To claim that there will be no difference in your life if one or the other party wins is a direct admission of privilege that should make you think deeply about how your actions affect those who are not so fortunate to remain unaffected by politics. Just because something doesn’t affect you doesn’t mean it can’t affect others.
The system is corrupt. Voting won’t change that.
The system is controlled by those who are voted into it. Do you want to change the system? You’re going to have to either participate in it or completely overthrow it. I don’t see any of us beating a government that has drones and nuclear missiles, do you?
Apathy and Abstinence will accomplish literally nothing.
Imagine that you have been given a poorly-trained dog that eats your shoes, pees on the carpet, and barks at guests. Ignoring the dog or pretending it’s not there will not change the fact that all your shoes have holes, your carpets are stained, and your friends refuse to come over. If you want the dog to behave, you’re going to have to train it. Is it a pain in the ass to train a dog? Absolutely! Is it optional? Absolutely not!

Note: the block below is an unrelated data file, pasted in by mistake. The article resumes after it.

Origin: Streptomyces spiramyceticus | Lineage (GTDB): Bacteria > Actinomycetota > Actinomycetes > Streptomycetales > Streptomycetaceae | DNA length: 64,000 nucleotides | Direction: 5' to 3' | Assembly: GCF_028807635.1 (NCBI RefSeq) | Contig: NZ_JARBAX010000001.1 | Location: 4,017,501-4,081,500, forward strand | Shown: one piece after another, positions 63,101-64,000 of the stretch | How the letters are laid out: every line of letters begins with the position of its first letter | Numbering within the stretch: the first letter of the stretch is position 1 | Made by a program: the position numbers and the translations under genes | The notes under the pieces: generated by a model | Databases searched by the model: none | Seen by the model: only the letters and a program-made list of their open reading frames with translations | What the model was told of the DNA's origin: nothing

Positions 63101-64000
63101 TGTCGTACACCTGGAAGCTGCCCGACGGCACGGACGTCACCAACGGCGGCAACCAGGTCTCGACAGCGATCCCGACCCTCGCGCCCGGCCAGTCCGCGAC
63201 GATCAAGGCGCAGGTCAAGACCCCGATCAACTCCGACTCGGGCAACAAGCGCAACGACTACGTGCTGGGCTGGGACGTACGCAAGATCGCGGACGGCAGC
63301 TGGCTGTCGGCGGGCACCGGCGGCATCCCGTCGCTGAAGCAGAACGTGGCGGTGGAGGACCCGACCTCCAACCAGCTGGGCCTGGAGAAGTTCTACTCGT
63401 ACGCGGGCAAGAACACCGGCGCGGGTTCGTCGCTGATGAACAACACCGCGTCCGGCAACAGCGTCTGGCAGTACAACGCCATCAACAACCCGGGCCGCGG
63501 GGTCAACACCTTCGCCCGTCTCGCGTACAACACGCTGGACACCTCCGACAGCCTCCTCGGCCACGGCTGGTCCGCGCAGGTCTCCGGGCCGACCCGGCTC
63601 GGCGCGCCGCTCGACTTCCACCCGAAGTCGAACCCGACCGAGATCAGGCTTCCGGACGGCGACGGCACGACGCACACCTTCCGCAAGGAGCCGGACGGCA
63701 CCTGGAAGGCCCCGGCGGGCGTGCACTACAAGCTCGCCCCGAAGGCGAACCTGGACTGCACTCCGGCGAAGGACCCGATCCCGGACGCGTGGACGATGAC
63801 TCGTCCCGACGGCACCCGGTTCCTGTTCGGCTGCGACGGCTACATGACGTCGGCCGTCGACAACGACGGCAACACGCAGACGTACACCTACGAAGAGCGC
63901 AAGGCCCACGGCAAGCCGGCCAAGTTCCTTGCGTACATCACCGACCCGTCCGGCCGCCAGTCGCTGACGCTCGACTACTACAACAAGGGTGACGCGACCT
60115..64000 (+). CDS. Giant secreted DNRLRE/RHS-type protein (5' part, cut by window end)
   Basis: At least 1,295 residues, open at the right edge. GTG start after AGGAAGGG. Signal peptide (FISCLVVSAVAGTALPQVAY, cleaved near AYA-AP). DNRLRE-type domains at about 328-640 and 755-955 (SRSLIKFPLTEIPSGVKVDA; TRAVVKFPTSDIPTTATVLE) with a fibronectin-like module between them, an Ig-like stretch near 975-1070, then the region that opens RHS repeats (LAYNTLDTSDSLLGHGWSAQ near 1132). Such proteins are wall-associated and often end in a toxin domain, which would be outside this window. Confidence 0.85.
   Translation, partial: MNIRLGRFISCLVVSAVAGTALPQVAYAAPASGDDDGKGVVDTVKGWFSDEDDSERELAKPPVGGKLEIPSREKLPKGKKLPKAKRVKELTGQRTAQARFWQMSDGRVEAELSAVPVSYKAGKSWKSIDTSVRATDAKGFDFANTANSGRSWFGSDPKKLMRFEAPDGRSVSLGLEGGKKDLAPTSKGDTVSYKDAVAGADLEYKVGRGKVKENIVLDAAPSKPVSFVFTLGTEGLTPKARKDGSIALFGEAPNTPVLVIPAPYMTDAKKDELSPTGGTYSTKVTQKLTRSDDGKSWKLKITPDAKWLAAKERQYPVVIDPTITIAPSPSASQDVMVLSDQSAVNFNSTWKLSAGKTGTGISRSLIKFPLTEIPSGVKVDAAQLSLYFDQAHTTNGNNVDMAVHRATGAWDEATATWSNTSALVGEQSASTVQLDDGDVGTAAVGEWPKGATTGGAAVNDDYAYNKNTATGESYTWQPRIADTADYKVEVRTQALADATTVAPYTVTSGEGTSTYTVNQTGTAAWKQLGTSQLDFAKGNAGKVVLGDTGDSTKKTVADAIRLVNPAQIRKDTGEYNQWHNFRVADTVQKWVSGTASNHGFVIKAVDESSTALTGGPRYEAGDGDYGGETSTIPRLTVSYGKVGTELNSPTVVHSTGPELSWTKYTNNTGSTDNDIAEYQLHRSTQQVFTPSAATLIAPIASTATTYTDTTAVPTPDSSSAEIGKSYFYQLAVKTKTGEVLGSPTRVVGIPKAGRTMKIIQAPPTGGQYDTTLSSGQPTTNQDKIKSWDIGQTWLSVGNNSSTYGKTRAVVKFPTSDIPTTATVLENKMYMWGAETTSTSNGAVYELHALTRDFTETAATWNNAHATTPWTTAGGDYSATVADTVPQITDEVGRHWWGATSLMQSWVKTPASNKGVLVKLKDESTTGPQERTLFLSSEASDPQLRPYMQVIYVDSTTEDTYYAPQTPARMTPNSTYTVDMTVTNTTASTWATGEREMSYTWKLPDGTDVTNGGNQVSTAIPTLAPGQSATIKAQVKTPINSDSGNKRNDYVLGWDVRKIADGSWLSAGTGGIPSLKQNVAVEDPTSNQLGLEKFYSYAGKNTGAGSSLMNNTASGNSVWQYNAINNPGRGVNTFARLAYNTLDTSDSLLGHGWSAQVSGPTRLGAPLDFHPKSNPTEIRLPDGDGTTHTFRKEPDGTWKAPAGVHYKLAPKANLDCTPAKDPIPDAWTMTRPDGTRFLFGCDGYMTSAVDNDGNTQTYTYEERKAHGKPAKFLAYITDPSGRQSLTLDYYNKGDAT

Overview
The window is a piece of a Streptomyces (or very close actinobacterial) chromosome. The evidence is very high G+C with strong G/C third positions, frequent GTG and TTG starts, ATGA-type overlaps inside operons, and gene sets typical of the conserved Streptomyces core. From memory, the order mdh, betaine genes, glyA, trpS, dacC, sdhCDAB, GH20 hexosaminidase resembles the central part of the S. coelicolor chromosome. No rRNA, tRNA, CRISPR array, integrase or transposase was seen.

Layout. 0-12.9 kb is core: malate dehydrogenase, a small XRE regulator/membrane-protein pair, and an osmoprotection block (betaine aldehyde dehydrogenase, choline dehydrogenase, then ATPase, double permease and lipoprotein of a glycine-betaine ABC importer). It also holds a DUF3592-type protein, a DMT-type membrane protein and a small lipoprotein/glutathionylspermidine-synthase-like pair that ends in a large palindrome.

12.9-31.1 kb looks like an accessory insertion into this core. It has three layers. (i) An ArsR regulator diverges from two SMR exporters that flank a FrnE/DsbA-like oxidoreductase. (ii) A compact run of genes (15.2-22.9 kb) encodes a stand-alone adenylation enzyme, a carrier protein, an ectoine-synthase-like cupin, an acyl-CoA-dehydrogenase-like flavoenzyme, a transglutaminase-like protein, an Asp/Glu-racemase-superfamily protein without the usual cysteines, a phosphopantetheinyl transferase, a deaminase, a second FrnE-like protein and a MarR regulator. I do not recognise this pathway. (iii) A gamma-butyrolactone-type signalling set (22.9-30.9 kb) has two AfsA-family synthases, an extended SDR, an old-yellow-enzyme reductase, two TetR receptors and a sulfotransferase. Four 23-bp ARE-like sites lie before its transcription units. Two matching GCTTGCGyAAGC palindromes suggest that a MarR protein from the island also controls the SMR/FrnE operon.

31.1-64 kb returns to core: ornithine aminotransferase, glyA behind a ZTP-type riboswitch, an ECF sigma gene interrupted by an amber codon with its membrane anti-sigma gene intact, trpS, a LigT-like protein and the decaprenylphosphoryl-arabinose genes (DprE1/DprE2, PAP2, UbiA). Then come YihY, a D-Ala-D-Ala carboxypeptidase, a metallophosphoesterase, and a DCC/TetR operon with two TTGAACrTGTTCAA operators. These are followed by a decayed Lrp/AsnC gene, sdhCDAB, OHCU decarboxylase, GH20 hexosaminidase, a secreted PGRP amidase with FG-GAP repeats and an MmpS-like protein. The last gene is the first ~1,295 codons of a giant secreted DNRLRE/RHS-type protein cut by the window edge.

The Federal Government cannot be taken back to the animal shelter. We’re stuck with it and we’ve got to do something about it.
I’m a third-party voter. I won’t vote against my own party!
In the 2016 presidential election, all third party candidates got a total of about 7 million votes. That’s about 4% of the total votes, split among three people.
I’m not saying that a two-party system is ideal. What I am saying is that, like it or not, a two-party system is what we have and that voting for a third-party candidate in national elections is just plain bonkers at this point, when third parties do not comprise a majority — or even a plurality — in the national political stage.
If you’re really serious about creating a multi-party system, then you’d better get really serious about local elections. Want to know what sorts of positions are easily attainable by third-party candidates? Local positions on city counsels and school boards. Trickle-down economics does not work. Trickle-down politics isn’t going to work, either. If you want third-party candidates in the Federal government, you have to start voting them in at the local level first and work your way up.